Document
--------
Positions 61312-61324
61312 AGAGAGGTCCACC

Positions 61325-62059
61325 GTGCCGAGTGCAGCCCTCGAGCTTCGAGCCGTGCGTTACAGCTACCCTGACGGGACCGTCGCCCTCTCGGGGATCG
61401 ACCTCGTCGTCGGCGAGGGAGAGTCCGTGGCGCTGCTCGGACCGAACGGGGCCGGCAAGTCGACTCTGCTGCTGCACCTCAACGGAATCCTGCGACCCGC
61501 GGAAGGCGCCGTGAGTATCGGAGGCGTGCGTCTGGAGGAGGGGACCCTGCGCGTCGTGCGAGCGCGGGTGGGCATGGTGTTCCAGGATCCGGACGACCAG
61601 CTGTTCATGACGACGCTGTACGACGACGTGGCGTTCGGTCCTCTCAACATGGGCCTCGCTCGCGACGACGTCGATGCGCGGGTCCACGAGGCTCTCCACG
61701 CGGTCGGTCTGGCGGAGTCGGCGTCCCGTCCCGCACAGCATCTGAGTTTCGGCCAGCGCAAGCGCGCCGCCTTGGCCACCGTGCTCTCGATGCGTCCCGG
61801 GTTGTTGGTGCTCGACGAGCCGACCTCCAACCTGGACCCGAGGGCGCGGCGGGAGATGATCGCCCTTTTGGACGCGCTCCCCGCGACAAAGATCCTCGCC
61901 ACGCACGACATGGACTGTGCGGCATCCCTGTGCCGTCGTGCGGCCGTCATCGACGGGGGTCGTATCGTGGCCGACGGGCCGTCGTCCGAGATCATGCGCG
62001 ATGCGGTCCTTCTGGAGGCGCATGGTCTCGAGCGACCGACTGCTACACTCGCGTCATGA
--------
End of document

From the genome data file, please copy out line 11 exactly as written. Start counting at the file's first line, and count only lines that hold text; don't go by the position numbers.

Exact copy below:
62001 ATGCGGTCCTTCTGGAGGCGCATGGTCTCGAGCGACCGACTGCTACACTCGCGTCATGA